You claim your home office expenses at item D5 Other work-related expenses on your tax return.

    Example 9

    Ingrid is a sales representative. She uses a computer and combined printer and fax located in her home office for both work and private purposes. She maintains a diary for a four-week period to show the dates, time and purpose of use of these items.

    Based on this diary, she works out that 78% of her use is for work purposes. Ingrid can claim 78% of the depreciation on these items as a deduction.

    End of example

    Clothing, laundry and dry-cleaning expenses

    You can claim a deduction for the costs you incur when you buy, rent, repair or clean your work clothing. Work clothing includes:

    • compulsory uniforms and corporate wardrobes
    • single items of distinctive clothing such as a jumper, shirt or tie with the employer’s logo
    • a non-compulsory corporate uniform if your employer has registered the design with AusIndustry
    • protective clothing.

    You can claim a deduction for the cost of washing, drying and ironing your work clothing as laundry expenses. This also includes laundromat expenses and the actual cost of dry cleaning.

    You claim the cost of buying, renting, repairing and cleaning occupation-specific clothing, protective clothing and certain work uniforms at item D3 Work-related uniform, occupation specific or protective clothing, laundry and dry-cleaning expenses on your tax return.

    See also:

    Clothing, laundry and dry-cleaning expenses you cannot claim

    You cannot claim a deduction for the cost of purchasing or cleaning a plain uniform or conventional clothing you wear to work, even if your employer tells you to wear them. This includes:

    • clothing you wear for medical reasons, such as support stockings
    • conventional clothing that is damaged at work
    • everyday footwear such as dress, casual or running shoes.

    Example 10

    Mike is a sales representative. At work, Mike has to wear shirts his employer provides. Each shirt has his employer’s company logo embroidered on it. As part of his uniform, he also has to wear black pants and black shoes.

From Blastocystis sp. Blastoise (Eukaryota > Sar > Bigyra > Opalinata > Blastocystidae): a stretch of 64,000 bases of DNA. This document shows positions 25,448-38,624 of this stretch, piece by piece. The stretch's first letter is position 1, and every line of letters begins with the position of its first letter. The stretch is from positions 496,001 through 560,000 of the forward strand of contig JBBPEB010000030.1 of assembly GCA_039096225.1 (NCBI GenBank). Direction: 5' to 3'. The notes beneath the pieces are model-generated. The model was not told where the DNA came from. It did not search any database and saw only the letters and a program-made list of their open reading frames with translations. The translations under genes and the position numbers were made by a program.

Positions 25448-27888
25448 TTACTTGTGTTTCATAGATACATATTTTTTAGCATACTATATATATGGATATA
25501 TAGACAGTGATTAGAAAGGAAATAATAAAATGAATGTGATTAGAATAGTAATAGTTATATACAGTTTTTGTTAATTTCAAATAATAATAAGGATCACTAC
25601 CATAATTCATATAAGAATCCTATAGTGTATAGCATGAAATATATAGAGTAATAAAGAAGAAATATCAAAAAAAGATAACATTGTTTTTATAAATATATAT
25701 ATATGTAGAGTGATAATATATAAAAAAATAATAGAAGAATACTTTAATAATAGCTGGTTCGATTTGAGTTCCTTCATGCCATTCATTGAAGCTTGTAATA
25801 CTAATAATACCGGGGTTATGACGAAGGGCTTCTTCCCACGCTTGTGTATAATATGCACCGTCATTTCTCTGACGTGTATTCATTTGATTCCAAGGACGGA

Mike can claim a deduction for the cost of laundering the shirts as it is a distinctive item with the employer's logo. However, he cannot claim the cost of purchasing or cleaning his black pants or shoes as they are items of a conventional nature.

    End of example

    Keeping records of clothing, laundry and dry-cleaning expenses

    You do not need to keep receipts or other written evidence of your claim if the total amount of your laundry expenses is less than $150 and your total claim for work-related expenses is less than $300. However, you must be able to show how you worked out your claim.

    If your claim for laundry expenses is $150 or more, or your total claim for work-related expenses is $300 or more (not including car, meal allowance, award transport payments allowance and travel allowance expenses), the records you must keep include:

    • receipts, or other written evidence of your expenses
    • diary entries you make to record
    • your small expenses ($10 or less) totalling no more than $200
    • expenses that you cannot get any kind of evidence for regardless of the amount, for example, a diary record of your laundry costs.
      Last modified: 29 Jun 2016QC 21830